"I'm Dave Silk," he said, undaunted.
"I'm Dave Silk's mom," she replied.
The girl fled.
So it was that people actually sensed the impending upset of the Soviets, as if wishing could make it so. It was such an unreasonable hope—virtually unthinkable for anyone who had seen the U.S.S.R.'s 10-3 rout of the U.S. at Madison Square Garden three days before the Olympics opened. Tickets for the rematch were scalped for as much as $340 a seat, and Johnson heard of one lady who had offered $600. "Are you telling me it wasn't worth it?" he said two hours after the upset, while watching a replay of the game with teammates in the Holiday Inn. "I'd have paid a thousand to have been in that atmosphere."
It was electric. Craig, superlative throughout the Olympics, gave up two first-period goals but made 16 saves, most of them tough ones. Indeed, he kept the U.S. alive. Then, with three seconds remaining in the period, the U.S. made the key play of the game. Christian took a 100-foot slap shot from beyond center ice that Goaltender Vladislav Tretiak let rebound off his pads. Johnson, busting toward the net, weaved through the two Soviet defensemen and picked up the puck. He feinted, dropping his shoulder as if to shoot, and Tretiak went to his knees. Johnson pulled the puck back, moved to his left a bit and slid the puck behind Tretiak and into the net just before time expired. That was all for Tretiak, who was promptly yanked from the game in favor of Vladimir Myshkin. And when Aleksandr Maltsev made it 3-2 at 2:18 of the second period, that was all the scoring for the Soviets.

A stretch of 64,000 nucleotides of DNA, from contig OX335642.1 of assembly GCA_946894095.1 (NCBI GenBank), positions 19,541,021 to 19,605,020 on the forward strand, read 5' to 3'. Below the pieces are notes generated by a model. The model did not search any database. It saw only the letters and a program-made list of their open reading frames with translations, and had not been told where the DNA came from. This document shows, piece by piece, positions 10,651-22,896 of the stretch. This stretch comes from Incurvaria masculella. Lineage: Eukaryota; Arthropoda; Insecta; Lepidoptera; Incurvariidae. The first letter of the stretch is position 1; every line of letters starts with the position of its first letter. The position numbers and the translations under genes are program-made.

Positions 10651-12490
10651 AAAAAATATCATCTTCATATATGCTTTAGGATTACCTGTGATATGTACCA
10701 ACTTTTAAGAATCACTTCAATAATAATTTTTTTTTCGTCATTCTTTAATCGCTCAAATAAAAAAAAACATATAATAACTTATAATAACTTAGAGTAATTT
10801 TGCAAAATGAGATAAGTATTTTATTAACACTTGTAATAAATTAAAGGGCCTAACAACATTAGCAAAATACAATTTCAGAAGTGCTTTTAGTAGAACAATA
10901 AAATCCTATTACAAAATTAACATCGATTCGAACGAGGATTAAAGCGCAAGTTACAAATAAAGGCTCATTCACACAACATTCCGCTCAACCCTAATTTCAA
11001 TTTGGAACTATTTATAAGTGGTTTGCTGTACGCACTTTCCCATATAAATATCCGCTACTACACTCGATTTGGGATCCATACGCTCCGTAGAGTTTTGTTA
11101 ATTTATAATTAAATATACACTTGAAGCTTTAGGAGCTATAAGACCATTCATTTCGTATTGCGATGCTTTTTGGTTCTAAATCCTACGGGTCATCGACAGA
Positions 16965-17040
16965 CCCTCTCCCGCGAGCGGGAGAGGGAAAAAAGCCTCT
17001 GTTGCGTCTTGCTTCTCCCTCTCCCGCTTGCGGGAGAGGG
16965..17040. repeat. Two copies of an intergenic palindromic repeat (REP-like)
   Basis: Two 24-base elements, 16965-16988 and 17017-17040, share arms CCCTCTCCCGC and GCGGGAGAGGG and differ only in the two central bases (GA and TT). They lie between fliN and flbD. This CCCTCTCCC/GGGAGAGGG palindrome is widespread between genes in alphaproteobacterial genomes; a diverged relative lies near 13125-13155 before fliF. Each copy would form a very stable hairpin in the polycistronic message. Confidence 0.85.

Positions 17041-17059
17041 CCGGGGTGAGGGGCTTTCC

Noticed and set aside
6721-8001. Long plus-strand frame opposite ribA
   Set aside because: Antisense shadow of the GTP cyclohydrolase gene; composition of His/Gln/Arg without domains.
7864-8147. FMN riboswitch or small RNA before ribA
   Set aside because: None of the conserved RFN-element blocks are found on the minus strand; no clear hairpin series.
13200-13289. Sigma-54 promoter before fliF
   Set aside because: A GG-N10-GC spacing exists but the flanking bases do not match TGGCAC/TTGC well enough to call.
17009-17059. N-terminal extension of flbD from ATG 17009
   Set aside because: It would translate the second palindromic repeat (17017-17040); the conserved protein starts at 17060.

All told, the U.S. outscored its opponents 27-6 in the second and third periods, testimony to the team's depth and conditioning. Charged up by the chants of "U.S.A.! U.S.A.!" the Americans tied the score at 8:39 of the third period. Silk sent a pass through two defensemen to Johnson, who picked the puck off a Soviet skate and fired it under Myshkin. The game winner came 1:21 later, Eruzione beating Myshkin through a screen. Eruzione means "explosion" in Italian, and his goal sent repercussions rinkwide, nationwide, indeed, worldwide.
After it was all over on Sunday, and the U.S. players were wearing their gold medals, it was left to Harrington to find a fitting Brooksism for the whole improbable series of upsets. He didn't have to think about it long. "Boys, we went to the well again, and the water was colder and the water was deeper."
It was sweeter, too.